Bush Takes Broadway

| Thu Feb. 19, 2009 2:27 PM EST
He's only been out of office a month, but already the public is clamoring to see George W. Bush—Will Ferrell as Bush, that is.

In the Broadway show You're Welcome America. One Final Night with George W. Bush, Ferrell reprises his popular SNL impression of Dubya. And while few have made pilgrimages to see the real 43 at his Texas digs, Ferrell's lampooning has already drummed up $5 million in advance sales.

Critics are calling the show—which opened early this month and will run through mid-March—fun, if predictable. Notes The Guardian: "It does not induce surprise or provoke new debate...(but) it does offer a perfectly competent performance; rather more than you could say of its subject."

Is it too much to hope that Tina Fey/Sarah Palin will be next?

What Do Men Want (To Read)?

| Thu Feb. 19, 2009 2:22 AM EST
Perusing her Esquire newsletter earlier this month, former MoJo associate editor Kathryn Olney was intrigued not just by "The Secret World of Lingerie Explained", but also by the reprise of "75 Books Every Man Should Read," first published last September but still going strong on the Esquire site. She sends this riff:

Number 20 is "The Postman Always Rings Twice," because it "teaches men about women." So that's what makes Cain's book great, the message that all women are femmes fatales. Silly me, I thought it was just groundbreaking noir fiction.

Guys, if you’re so curious about women, how come your list includes just one female author, Flannery O'Connor? If you read more about what some great women of letters have on their mind, you wouldn't just be drooling over "women we love" from afar. Hey, even slippery old Chris Hitchens, who doesn’t think women are funny, recommends that everyone read Jane Austen… because “she’s so hilarious about other women” in Northanger Abbey.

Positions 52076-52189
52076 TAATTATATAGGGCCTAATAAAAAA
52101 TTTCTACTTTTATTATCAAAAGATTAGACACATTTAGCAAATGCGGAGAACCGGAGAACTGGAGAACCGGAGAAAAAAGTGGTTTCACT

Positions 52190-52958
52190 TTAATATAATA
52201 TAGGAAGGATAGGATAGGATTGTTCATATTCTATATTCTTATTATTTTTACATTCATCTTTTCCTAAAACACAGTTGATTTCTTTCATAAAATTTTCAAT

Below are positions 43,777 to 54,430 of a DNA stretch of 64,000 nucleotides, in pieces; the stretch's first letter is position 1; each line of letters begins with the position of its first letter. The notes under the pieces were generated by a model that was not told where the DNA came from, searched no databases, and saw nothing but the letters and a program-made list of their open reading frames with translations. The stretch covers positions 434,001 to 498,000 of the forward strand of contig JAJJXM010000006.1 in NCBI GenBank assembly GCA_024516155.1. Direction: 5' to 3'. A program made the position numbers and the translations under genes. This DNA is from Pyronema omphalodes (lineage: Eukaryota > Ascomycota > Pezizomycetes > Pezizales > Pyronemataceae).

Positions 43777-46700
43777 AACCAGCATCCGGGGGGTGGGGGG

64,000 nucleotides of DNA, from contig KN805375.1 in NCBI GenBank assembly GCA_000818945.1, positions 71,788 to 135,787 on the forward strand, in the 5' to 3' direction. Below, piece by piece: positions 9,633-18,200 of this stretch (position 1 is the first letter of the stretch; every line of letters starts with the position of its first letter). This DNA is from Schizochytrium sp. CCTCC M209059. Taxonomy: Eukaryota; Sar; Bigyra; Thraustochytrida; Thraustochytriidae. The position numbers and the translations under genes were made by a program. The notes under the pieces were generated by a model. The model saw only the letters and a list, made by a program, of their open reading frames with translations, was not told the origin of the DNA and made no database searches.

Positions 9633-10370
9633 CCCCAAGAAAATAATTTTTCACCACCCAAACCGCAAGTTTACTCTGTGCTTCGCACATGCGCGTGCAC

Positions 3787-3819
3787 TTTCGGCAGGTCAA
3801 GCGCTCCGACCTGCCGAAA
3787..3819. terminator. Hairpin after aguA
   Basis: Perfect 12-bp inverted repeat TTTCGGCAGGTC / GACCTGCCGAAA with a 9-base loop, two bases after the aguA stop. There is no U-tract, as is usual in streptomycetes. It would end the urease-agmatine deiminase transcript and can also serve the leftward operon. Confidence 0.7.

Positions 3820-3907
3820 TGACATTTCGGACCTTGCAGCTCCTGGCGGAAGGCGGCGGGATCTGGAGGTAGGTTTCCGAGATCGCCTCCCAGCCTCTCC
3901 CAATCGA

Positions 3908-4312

There is a bit of a pattern here. Your October list of the 75 most influential people has a grand total of seven women. And that 70 greatest sentences compilation last year? That has four wee sentences penned by females.  People – including us girls-- love these guilty-pleasure lists. But you have to get back to your storied Dubious Distinction roots. Roll up those white shirtsleeves! Go back to your cages and flip through some old issues of Esquire. You gave Gloria Steinem her start; Dorothy Parker and Nora Ephron both used to write columns for you. Joan Didion, Martha Gellhorn, Susan Orlean and Simone De Beauvoir all grace your back issues. Isak Dinesen, Rebecca West, M.F.K. Fisher, Susan Brownmiller, Susan Sontag, Joyce Carol Oates, and Grace Paley made appearances too.

Come to think of it, I guess old habits die hard. Esquire historian Carol Polsgrove reminds me that "when Harold Hayes put together his fat anthology of 60's Esquire pieces, Smiling Through the Apocalypse, only three women made it into the list of 59 entries."

Even if you aren't interested in the classics (Toni Morrison? Edith Wharton? Eudora Welty? Virginia Woolf? Zora Neale Hurston?) surely "today's man" can stand to crack open a book by a few of Esquire's very own more, um, muscular writers like Orlean and Didion. Or maybe they'll at least read Ayn Rand, even if we won't.

MJ readers, help these poor, overworked editors out: post your own favorite writers below. Write pithy little comments akin to their own 75 quips (extra points for tasteful sexual references). I'll start: Susan Orlean: …Because, with a poet's grace and an angel's face, she paved the way for a whole generation of nonfiction literary journalists.”